Grapes and raisins may be healthy treats for people, but not for our canine
companions. Eating them can result in sudden kidney failure.

Nuts contain high amounts of oils and fats that cause vomiting and diarrhea, and potentially pancreatitis in pets.

Alcohol at adult Halloween gatherings might be enjoyable for us, but vomiting, diarrhea, central nervous system depression, and respiratory problems could be the result if your dog or cat ingests alcohol of any kind.

It’s also important to remind little trick-or-treaters not to feed candy to pets and to tuck their goodies safely away from their animal friends. If you think your pet may have eaten something toxic, don’t hesitate to call our emergency department at 703-327-0871 or the ASPCA Poison Control Center immediately.

So what can you share with your pets? Check out this amazingly simple Pumpkin treat recipe that only requires 4 ingredients!

Ingredients

  • 1 cup greek nonfat plain yogurt
  • 1/2 cup canned PURE pumpkin puree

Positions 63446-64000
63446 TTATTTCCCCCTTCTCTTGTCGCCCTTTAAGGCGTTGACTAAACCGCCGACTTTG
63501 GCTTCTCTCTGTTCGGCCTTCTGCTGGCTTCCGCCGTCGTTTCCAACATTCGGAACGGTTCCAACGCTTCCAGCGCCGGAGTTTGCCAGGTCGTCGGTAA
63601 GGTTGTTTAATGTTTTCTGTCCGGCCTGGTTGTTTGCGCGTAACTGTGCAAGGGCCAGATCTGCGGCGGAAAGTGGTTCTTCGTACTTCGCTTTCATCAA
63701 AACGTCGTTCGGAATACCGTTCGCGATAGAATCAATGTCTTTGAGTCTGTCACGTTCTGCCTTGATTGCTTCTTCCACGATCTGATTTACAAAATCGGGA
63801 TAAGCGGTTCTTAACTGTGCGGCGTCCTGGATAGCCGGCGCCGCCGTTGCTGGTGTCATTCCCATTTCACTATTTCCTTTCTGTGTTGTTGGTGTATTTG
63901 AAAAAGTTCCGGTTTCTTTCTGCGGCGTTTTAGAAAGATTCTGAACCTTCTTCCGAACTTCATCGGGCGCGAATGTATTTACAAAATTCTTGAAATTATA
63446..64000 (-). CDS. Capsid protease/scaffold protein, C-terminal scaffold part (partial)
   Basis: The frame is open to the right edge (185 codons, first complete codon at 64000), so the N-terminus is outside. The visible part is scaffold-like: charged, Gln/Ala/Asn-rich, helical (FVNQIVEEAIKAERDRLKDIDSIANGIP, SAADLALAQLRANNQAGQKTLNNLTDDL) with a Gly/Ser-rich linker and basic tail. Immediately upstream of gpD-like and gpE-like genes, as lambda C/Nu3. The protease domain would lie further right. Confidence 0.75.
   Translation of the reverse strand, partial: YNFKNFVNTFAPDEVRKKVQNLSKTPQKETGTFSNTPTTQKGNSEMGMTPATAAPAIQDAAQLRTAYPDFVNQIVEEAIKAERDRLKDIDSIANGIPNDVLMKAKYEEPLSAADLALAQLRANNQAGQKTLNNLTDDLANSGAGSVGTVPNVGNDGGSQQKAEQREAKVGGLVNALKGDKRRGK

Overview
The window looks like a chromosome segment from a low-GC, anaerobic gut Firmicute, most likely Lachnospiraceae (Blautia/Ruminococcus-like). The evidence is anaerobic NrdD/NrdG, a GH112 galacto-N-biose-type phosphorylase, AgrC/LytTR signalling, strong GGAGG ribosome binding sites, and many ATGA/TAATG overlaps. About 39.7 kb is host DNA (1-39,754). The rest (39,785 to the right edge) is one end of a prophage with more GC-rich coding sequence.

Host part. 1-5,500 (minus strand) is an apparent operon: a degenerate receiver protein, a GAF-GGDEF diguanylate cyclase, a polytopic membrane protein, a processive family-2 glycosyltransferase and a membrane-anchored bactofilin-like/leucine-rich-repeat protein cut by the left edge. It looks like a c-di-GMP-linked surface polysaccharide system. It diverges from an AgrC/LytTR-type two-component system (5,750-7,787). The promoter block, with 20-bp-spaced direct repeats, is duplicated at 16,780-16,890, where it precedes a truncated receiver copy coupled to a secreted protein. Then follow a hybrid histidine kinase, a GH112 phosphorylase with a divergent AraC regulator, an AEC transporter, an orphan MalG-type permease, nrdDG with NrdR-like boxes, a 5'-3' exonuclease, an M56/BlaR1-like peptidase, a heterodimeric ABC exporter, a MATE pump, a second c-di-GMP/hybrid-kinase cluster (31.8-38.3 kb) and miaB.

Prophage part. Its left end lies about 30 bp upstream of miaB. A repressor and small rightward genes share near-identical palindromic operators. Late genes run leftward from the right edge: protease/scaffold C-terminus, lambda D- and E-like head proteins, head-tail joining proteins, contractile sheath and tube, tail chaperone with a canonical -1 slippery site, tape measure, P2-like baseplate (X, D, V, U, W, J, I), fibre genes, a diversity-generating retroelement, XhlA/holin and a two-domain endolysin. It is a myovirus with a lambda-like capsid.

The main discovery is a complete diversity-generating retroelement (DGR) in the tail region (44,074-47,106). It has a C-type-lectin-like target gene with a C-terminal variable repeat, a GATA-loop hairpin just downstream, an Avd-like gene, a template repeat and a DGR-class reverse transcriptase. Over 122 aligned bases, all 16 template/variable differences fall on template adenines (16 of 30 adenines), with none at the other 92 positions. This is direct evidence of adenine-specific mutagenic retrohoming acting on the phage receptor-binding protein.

• 1 teaspoon of Cinnamon
  • Water as needed

Time Required

  • 15 minutes of prep time + freeze time

This recipe makes 16 treats if using a standard ice cube tray. Double the recipe if you want more.

Instructions

  1. Mix the yogurt, pumpkin, and cinnamon, together. Add a few drops of water as needed if the mixture is too thick.
  2. Blend everything together in the NutriBullet or a blender. Blend until you get a liquid consistency.
  3. Pour the mixture into an ice cube tray and freeze for a few hours or until frozen solid.
  4. Freeze for 3-4 hours or leave them in the freezer overnight.
    • TIP: For an easier pouring technique, spoon the pumpkin mixture into a plastic bag and cut a small piece off the corner for a DIY frosting bag!
Pippin_Halloween
Pippin looking for treats!
GSP

Moving into Adulthood

Skipper is now almost 8 months old! Time flies by with little puppies turning into rambunctious adolescents.  We’re still continuing training at home, a task that never really truly ends with any dog.  In case you were wondering how things are going, here’s a recent recap:

Potty training: we still have our hits and misses at this stage. If you’re running into the occasional accident, you’re not alone! Now that the weather is nice, it’s hard to tell when Skipper just wants to go play outside versus really needs to pee, so I think some of these failures are on us. We’ll be working on re-training the humans to recognize his signs!